Located in the heart of Pinetop-Lakeside, Woodland Lake and the park surrounding it have been called the town's "Crown Jewel." In addition to trout fishing, the lake provides a host of other outdoor recreation opportunities. Woodland Lake lies on Apache-Sitgreaves National Forests property, just west of White Mountain Blvd. in Pinetop. Woodland Lake is situated at 6,893 feet. At full capacity, it has a surface area of 18 acres with a maximum depth of 20 feet; because the lake is part of the local irrigation district, at drawdown, it averages 10 acres. It is shallow and nutrient making it subject to water quality problems in the summer. For this reason, the lake is stocked with catchable-sized rainbow trout in the spring and early summer; the lake contains a few largemouth bass and channel catfish. The town of Pinetop-Lakeside maintains Woodland Park, which includes hiking trails, picnic tables and ramadas, barrier-free restrooms, a sand volleyball court, tennis court, two children's playgrounds, some ball fields, a boat ramp and a barrier-free, floating fishing dock.
Rainbow trout Largemouth Bass Bluegill Green Sunfish Channel catfish Fathead Minnows Crayfish American Bullfrogs Arizona Boating Locations Facilities Map Arizona Fishing Locations Map Little Colorado River Watershed Information and Education Division, Arizona Fishin' Holes, Phoenix, AZ: Arizona Game and Fish Department
Alonso de Zuazo was a Spanish lawyer and colonial judge and governor in New Spain and in Santo Domingo. He served in New Spain during the period of Hernán Cortés's government and before the appointment of the first viceroy, he was a member of all of the various triumvirates that governed the colony between October 12, 1524 and May 23, 1525, in the absence of Cortés. He was a native of Spain or of Olmedo, Spain, he graduated from the University of Salamanca. He first arrived in Santo Domingo in 1517, sent there by Cardinal Jiménez de Cisneros to assist the friars of the Order of Jerome in the resolution of political problems in the Indies. In Santo Domingo, Zuazo wrote to Spanish King Charles I and William de Croÿ, Charles's chamberlain, to inform them of the hidden costs of slavery in the New World. At the same time, he recommended the importation of black slaves specifying the age at which they should be imported, that they should marry, they were to replace Indigenous slaves, he anticipated that they would bring in much gold.
From Santo Domingo, Diego Columbus sent Zuazo to Cuba, as a juez de residencia in the case of Diego Velázquez de Cuéllar, governor of Cuba. When Charles V granted Hernán Cortés the titles of governor and captain general of New Spain in 1522, he appointed five officials to oversee Cortés's government; these were Alonso de Estrada as treasurer. Zuazo as justicia mayor or assessor, they formed the Tribunal de Cuentas. This was the first office of public finance established in New Spain. In 1524 Governor and Captain General Cortés left Mexico City for Honduras to march against Cristóbal de Olid, he left the government in charge of Estrada and Zuazo. The transfer of power occurred October 12, 1524; this triumvirate shared power with the ayuntamiento. The three governors soon quarreled, they nearly came to arms over the appointment of a bailiff. These three governed for about two and one half months, until December 29, 1524. On that date, with the agreement of the ayuntamiento and Albornoz were replaced by Salazar and Almíndez.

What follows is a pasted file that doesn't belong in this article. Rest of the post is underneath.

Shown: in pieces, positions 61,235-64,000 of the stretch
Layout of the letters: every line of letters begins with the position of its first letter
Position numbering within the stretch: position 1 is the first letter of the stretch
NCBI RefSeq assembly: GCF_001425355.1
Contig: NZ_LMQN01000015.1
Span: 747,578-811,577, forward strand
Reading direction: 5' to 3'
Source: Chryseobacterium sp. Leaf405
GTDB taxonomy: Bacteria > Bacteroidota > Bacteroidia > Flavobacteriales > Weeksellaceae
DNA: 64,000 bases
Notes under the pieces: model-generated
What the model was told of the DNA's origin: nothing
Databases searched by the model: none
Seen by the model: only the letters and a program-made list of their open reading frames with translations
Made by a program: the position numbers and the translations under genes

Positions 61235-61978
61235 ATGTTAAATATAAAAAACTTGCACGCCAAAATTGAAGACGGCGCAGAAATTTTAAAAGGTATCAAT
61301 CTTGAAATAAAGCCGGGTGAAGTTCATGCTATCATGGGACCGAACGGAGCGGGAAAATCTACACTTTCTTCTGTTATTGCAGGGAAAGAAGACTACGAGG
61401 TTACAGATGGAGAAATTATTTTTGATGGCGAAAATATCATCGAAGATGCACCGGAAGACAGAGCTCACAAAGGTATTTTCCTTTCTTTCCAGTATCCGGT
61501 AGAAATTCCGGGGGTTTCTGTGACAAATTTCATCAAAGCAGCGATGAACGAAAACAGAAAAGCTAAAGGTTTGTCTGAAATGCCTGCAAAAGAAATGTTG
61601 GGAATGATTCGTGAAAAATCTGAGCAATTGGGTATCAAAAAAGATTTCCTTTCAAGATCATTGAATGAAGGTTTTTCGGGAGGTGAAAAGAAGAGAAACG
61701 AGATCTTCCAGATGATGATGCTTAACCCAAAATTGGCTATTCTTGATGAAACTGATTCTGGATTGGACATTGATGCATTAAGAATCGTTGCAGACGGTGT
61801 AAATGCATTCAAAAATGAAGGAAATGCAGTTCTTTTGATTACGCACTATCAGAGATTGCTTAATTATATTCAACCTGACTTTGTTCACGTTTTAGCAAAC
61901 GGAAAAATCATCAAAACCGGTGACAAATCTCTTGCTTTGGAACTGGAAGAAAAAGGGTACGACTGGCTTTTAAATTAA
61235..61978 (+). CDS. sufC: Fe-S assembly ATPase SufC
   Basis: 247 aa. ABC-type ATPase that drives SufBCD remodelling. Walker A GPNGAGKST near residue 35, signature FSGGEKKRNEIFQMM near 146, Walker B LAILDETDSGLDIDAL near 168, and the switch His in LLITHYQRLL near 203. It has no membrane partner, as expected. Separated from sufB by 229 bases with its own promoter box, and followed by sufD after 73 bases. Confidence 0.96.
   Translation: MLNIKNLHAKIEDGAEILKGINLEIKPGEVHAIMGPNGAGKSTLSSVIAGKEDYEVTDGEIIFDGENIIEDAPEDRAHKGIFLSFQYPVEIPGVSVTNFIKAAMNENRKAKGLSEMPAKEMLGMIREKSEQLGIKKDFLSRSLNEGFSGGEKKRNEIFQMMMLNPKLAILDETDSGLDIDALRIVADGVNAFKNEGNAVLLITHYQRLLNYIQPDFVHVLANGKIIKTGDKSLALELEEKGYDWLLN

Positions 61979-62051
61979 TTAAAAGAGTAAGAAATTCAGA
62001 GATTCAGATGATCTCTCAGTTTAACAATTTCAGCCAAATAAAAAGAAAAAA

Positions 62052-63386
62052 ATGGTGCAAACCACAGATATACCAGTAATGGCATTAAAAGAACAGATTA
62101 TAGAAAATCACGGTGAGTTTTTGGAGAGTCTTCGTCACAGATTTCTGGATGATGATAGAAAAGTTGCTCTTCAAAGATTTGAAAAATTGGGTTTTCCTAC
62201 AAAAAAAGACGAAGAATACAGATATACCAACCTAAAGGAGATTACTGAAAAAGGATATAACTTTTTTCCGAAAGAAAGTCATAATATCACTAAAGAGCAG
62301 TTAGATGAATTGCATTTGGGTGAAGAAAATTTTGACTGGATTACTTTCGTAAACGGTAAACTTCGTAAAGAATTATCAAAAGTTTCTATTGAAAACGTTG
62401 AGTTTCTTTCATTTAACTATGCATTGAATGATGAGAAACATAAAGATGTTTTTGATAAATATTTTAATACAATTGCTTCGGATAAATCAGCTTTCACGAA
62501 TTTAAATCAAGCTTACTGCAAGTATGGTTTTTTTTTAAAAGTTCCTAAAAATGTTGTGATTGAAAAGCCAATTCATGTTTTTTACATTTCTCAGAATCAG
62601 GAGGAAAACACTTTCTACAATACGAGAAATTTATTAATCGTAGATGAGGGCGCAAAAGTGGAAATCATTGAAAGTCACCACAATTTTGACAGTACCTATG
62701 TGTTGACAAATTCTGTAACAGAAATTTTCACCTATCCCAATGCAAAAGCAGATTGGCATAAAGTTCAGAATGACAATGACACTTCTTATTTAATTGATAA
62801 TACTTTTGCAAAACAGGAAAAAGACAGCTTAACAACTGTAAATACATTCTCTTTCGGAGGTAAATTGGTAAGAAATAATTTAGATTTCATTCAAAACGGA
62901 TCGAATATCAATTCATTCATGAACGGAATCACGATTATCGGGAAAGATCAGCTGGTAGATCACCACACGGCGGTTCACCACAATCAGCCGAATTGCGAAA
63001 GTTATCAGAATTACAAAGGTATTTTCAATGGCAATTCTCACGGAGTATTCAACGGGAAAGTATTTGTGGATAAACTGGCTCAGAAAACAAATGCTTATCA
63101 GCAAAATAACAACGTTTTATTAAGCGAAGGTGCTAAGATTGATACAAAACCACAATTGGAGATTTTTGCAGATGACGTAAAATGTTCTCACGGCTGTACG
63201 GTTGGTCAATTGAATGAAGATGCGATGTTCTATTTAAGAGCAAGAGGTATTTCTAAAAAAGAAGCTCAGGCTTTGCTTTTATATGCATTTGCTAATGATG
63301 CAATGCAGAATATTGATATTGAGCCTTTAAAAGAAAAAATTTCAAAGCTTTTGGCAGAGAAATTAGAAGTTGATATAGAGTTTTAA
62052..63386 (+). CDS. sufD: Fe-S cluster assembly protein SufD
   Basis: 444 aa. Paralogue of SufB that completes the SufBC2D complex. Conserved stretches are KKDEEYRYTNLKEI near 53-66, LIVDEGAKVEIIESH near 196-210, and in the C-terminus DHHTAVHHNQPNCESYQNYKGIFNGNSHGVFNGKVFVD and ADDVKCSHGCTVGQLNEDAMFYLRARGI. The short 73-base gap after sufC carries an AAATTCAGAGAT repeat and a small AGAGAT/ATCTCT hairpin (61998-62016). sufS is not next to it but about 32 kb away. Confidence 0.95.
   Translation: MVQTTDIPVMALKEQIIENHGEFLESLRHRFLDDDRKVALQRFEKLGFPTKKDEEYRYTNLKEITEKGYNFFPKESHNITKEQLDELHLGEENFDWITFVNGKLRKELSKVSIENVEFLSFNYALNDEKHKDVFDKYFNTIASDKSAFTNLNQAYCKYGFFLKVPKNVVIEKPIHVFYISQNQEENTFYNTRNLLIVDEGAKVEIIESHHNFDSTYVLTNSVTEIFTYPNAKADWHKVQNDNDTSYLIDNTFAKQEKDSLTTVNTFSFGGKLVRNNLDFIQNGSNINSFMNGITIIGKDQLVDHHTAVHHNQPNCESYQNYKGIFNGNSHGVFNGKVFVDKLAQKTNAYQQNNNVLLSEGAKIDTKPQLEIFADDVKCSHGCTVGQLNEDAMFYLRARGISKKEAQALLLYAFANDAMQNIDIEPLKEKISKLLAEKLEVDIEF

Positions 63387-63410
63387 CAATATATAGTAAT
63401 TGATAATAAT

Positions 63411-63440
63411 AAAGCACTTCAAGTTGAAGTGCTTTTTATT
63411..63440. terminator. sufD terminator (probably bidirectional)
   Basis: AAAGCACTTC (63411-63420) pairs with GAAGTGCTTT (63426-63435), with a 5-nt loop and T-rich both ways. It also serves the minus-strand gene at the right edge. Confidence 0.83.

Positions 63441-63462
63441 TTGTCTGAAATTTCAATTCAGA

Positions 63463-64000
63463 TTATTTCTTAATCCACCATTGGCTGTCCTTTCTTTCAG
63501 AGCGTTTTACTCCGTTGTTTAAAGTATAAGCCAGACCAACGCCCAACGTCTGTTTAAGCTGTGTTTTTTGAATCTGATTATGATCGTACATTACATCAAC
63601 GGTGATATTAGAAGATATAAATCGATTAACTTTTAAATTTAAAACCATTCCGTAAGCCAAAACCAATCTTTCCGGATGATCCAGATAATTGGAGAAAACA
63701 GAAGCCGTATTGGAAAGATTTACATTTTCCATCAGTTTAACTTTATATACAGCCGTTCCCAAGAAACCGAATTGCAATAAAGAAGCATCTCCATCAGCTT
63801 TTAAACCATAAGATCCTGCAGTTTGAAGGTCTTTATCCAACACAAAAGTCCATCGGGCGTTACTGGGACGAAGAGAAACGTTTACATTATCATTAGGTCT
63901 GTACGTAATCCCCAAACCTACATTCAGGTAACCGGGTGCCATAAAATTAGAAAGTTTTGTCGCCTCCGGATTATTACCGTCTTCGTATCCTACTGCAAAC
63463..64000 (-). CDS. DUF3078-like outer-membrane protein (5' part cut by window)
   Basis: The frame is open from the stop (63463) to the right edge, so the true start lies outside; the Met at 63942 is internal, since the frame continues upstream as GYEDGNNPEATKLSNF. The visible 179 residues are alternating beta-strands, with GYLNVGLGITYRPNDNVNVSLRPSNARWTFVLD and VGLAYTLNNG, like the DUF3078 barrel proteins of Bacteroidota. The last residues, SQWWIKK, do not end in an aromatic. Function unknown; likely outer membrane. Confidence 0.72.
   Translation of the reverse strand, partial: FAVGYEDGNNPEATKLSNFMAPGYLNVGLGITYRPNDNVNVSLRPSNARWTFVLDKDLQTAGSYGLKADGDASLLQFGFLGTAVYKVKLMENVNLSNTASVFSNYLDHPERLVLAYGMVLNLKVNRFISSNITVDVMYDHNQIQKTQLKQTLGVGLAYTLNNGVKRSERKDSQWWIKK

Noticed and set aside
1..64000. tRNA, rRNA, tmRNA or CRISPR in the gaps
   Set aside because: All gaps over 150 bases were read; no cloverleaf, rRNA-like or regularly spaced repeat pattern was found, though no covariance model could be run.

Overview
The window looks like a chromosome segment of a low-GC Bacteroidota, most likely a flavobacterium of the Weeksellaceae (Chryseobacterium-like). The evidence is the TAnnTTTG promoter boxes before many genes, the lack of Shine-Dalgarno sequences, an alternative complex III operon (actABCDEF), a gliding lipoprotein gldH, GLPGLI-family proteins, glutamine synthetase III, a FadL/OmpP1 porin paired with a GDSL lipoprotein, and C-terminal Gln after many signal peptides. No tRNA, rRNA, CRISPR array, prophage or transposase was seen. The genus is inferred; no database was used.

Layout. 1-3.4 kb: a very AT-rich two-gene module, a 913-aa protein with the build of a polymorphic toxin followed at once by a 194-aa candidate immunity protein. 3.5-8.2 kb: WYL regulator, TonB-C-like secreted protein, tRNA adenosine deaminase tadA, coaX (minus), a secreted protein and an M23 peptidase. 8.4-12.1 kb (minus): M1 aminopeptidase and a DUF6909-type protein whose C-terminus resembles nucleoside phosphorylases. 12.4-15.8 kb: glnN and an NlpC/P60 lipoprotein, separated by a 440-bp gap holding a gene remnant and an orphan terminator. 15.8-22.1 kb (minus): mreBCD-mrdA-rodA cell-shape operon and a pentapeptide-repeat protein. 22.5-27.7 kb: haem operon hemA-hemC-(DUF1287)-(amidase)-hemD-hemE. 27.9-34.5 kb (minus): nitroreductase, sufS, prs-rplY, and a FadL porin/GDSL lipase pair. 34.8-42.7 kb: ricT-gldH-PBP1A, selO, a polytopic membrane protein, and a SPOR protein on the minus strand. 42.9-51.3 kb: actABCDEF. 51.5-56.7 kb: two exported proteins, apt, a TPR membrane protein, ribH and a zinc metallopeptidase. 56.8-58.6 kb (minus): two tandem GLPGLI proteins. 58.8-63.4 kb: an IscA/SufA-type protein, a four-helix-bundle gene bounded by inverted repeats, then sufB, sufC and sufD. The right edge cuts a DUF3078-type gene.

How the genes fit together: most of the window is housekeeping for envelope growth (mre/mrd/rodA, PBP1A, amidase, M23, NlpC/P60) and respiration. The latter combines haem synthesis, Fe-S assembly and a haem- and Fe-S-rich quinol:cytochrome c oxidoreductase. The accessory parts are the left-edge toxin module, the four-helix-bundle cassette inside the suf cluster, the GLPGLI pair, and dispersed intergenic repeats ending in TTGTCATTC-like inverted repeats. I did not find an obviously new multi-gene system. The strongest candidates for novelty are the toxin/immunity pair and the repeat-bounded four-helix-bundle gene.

Zuazo remained in the government. When Cortés had left Mexico City and Almíndez had accompanied him as far as Coatzacoalcos, they used this opportunity to convince the conqueror. Cortés sent them back with two decrees; the first decree directed that they join the already-formed government of Estrada and Zuazo as its fourth and fifth members, provided that the two groups could reconcile their differences. The second decree directed that Salazar and Almíndez replace Estrada and Albornoz, continue governing with Zuazo; when Salazar and Almíndez arrived back in the capital, they suppressed the first of these decrees, made known only the second one, thus taking over the government. However, they made the mistake of admitting the deception to some friends; this resulted in a scandal, on February 17, 1525, Estrada and Albornoz were readmitted to the government, which now included all five men mentioned by Cortés. In order of importance, these were Salazar, Almíndez, Estrada and Zuazo; the expanded governing council was the work of Zuazo, acting as an arbitrator based on the first decree of Cortés.
The two factions, were not reconciled. Estrada and Albornoz objected to the arrangement. On April 20, 1525, Salazar and Almíndez proclaimed that no officials were to recognize the authority of Estrada and Albornoz, on pain of 100 lashes and confiscation of property; this proclamation was signed by Zuazo, Cervantes, de la Torre, Rodrigo de Paz, the clerk Pérez. Believing that Cortés had perished and Almíndez ousted Zuazo on May 23, 1525, began a tyrannical and criminal government, they began confiscating the conquistadors who had accompanied him. Estrada and Albornoz left Mexico City for Medellín, but before they had traveled eight leagues, Almíndez sent armed men after them and took them prisoner. Albornoz was imprisoned in irons. Salazar turned his attention to Rodrigo de Paz. Paz was tortured to force him to reveal the location of Cortés's treasure. Zuazo was in touch with Cortés, communicated the situation to him. Zuazo served as governor of Santo Domingo, on the island of Hispaniola two times — from 1524 to 1528 and again from 1531 to 1533.